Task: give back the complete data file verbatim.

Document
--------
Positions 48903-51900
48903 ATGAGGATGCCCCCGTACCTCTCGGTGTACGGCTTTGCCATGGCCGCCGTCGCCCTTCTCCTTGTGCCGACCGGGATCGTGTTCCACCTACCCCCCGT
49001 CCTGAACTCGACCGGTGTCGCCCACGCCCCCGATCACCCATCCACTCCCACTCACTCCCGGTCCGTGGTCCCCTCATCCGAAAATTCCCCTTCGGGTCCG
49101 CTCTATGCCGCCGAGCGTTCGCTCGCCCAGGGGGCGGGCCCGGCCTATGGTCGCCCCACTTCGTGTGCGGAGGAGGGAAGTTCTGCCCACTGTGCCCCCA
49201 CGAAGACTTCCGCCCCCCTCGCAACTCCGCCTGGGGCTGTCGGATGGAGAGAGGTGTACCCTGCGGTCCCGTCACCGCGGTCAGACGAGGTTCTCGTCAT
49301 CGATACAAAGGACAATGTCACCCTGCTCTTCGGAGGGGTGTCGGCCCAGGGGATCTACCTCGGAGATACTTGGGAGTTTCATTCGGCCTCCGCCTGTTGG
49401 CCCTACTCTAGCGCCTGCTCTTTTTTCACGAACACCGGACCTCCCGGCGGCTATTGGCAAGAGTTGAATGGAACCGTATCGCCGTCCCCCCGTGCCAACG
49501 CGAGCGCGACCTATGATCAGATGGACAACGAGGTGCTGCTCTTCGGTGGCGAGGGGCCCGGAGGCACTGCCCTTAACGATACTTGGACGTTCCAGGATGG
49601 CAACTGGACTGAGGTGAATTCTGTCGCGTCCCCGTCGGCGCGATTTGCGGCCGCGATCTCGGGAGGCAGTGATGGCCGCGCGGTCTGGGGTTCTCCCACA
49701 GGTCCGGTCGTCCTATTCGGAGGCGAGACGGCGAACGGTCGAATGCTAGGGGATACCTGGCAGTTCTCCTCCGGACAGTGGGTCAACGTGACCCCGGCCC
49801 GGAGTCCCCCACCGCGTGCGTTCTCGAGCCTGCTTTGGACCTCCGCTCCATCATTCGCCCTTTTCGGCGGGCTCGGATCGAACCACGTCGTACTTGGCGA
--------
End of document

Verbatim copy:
Positions 48903-51900
48903 ATGAGGATGCCCCCGTACCTCTCGGTGTACGGCTTTGCCATGGCCGCCGTCGCCCTTCTCCTTGTGCCGACCGGGATCGTGTTCCACCTACCCCCCGT
49001 CCTGAACTCGACCGGTGTCGCCCACGCCCCCGATCACCCATCCACTCCCACTCACTCCCGGTCCGTGGTCCCCTCATCCGAAAATTCCCCTTCGGGTCCG
49101 CTCTATGCCGCCGAGCGTTCGCTCGCCCAGGGGGCGGGCCCGGCCTATGGTCGCCCCACTTCGTGTGCGGAGGAGGGAAGTTCTGCCCACTGTGCCCCCA
49201 CGAAGACTTCCGCCCCCCTCGCAACTCCGCCTGGGGCTGTCGGATGGAGAGAGGTGTACCCTGCGGTCCCGTCACCGCGGTCAGACGAGGTTCTCGTCAT
49301 CGATACAAAGGACAATGTCACCCTGCTCTTCGGAGGGGTGTCGGCCCAGGGGATCTACCTCGGAGATACTTGGGAGTTTCATTCGGCCTCCGCCTGTTGG
49401 CCCTACTCTAGCGCCTGCTCTTTTTTCACGAACACCGGACCTCCCGGCGGCTATTGGCAAGAGTTGAATGGAACCGTATCGCCGTCCCCCCGTGCCAACG
49501 CGAGCGCGACCTATGATCAGATGGACAACGAGGTGCTGCTCTTCGGTGGCGAGGGGCCCGGAGGCACTGCCCTTAACGATACTTGGACGTTCCAGGATGG
49601 CAACTGGACTGAGGTGAATTCTGTCGCGTCCCCGTCGGCGCGATTTGCGGCCGCGATCTCGGGAGGCAGTGATGGCCGCGCGGTCTGGGGTTCTCCCACA
49701 GGTCCGGTCGTCCTATTCGGAGGCGAGACGGCGAACGGTCGAATGCTAGGGGATACCTGGCAGTTCTCCTCCGGACAGTGGGTCAACGTGACCCCGGCCC
49801 GGAGTCCCCCACCGCGTGCGTTCTCGAGCCTGCTTTGGACCTCCGCTCCATCATTCGCCCTTTTCGGCGGGCTCGGATCGAACCACGTCGTACTTGGCGA